Heart Health Month Awareness
Signs You May be at Risk for Heart Disease
Many of the following conditions that put individuals at risk for heart disease are appearing at younger ages:
High Blood Pressure
Millions of Americans of all ages have high blood pressure. This includes millions of individuals in their 40s and 50s. About half of people with high blood pressure don’t have it under control.
Not controlling high blood pressure is one of the biggest risks for heart disease and other harmful conditions, such as stroke.
High Blood Cholesterol
High blood cholesterol can also increase your risk for heart disease. The following can all contribute to unhealthy cholesterol levels:
- diabetes and obesity
- eating unhealthy foods
- not getting enough physical activity
More than 37 million adults in the U.S. are current smokers. In addition, thousands of young people start smoking each day. However, smoking can damage the blood vessels and increase your risk for heart disease.
Other behaviors that affect your risk for heart disease include the following:
Carrying extra weight puts stress on the heart. More than 1/3 of Americans and nearly 1/6 of children ages 2 to 19 has obesity.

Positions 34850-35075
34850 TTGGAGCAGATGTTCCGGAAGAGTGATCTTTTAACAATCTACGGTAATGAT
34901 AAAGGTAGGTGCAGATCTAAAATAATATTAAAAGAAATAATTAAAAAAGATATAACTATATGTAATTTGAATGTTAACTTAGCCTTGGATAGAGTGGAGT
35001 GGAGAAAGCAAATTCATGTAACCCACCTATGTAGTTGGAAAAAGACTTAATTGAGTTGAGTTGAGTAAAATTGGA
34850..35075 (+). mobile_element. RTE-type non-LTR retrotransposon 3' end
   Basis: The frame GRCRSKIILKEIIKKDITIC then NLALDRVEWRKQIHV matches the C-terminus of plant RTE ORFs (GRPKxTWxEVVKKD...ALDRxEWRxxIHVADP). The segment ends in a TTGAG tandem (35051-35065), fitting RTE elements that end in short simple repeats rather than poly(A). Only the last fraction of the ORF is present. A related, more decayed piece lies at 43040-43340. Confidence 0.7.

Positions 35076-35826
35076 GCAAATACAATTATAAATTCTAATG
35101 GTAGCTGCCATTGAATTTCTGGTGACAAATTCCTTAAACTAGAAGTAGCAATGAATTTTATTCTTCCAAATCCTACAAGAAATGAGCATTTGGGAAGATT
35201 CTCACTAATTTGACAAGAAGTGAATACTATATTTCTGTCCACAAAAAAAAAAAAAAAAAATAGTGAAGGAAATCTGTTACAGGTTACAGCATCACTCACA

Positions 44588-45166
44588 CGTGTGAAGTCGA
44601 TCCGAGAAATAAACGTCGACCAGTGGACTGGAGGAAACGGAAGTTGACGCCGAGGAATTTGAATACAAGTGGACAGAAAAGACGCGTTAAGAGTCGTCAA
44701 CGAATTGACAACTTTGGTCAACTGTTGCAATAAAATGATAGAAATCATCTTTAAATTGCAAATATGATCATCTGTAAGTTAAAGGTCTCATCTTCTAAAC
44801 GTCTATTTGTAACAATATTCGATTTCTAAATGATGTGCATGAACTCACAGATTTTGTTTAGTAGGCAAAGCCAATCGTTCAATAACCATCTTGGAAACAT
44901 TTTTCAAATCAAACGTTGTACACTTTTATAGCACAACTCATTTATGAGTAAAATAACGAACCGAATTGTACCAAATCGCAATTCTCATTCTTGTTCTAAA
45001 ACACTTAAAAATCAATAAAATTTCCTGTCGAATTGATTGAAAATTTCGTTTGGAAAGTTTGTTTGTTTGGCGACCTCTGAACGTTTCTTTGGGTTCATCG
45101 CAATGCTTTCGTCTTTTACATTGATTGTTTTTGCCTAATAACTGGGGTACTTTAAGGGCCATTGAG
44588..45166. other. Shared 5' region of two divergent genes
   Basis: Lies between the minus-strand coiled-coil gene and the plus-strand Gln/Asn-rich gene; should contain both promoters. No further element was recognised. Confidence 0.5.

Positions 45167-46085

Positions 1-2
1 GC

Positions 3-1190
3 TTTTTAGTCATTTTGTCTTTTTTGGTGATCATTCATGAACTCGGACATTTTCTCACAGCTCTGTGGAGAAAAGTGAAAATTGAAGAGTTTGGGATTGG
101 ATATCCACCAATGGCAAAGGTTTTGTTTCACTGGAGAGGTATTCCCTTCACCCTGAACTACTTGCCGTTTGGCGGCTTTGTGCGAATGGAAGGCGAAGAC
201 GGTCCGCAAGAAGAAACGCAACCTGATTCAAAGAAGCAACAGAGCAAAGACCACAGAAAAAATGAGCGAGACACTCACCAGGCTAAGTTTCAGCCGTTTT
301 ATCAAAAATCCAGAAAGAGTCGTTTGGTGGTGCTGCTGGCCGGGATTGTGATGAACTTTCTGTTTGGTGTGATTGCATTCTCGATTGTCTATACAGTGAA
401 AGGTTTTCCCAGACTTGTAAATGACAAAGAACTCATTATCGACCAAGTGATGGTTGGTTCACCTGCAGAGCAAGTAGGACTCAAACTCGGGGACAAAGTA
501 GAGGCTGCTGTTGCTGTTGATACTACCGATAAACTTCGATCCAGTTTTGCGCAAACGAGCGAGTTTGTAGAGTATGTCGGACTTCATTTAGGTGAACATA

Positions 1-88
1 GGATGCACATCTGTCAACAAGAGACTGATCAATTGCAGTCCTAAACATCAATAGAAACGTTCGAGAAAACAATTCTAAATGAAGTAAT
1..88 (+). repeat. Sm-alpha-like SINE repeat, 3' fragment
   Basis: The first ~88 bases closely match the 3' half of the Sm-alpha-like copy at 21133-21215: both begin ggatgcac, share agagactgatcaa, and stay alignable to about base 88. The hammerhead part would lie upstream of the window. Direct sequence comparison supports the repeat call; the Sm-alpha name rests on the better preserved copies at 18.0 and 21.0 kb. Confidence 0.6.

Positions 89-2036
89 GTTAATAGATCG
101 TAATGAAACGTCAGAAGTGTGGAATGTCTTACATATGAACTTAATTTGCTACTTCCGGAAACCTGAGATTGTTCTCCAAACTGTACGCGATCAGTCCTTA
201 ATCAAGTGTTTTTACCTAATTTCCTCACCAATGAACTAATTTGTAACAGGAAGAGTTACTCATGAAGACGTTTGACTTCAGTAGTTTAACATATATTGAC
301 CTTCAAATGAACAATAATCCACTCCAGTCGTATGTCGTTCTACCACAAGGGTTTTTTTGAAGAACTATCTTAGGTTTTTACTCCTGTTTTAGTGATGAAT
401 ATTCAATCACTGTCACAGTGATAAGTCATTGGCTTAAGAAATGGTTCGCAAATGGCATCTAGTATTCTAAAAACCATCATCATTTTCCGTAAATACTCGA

Diabetes can result in sugar building up in the blood. Therefore, this damages blood vessels and nerves that help control the heart muscle. Nearly 1 in 10 people in the U.S. has diabetes.
To keep your heart and blood vessels healthy, you must stay physically active. Only 1/5 of adults meet the physical activity guidelines of getting 150 minutes a week of moderate-intensity activity.
Unhealthy Eating Patterns
The majority of Americans, including children, eat too much sodium (salt). Eating too much sodium can result in high blood pressure. Replace foods high in sodium with fresh fruits and vegetables to help lower blood pressure. Only 1 in 10 adults eat enough fruits and vegetables each day. Having a diet high in the following can increase your risk for heart disease:
- saturated fat
- added sugar
Tips to Protecting Your Heart Health
The following are a few tips to protect your heart health:
In the U.S., smoking is the leading cause of preventable death. If you don’t smoke, don’t start. However, if you do, learn how to quit.
Work with your health care team here at Brashear Family Medical to manage conditions such as high blood pressure and high cholesterol. This includes taking any prescribed medications you may have.
Make Heart-Healthy Eating Changes
Consider a diet low in trans-fat, saturated fat, added sugar and sodium. Fill at least half your plate with vegetables and fruits, and aim for low sodium options.
Try to get at least 150 minutes of physical activity per week. You can even break up the 30 minutes into 10-minute blocks.
For more information on how to improve your heart health during Heart Health Month 2018, contact us here at Brashear Family Medical with the link below!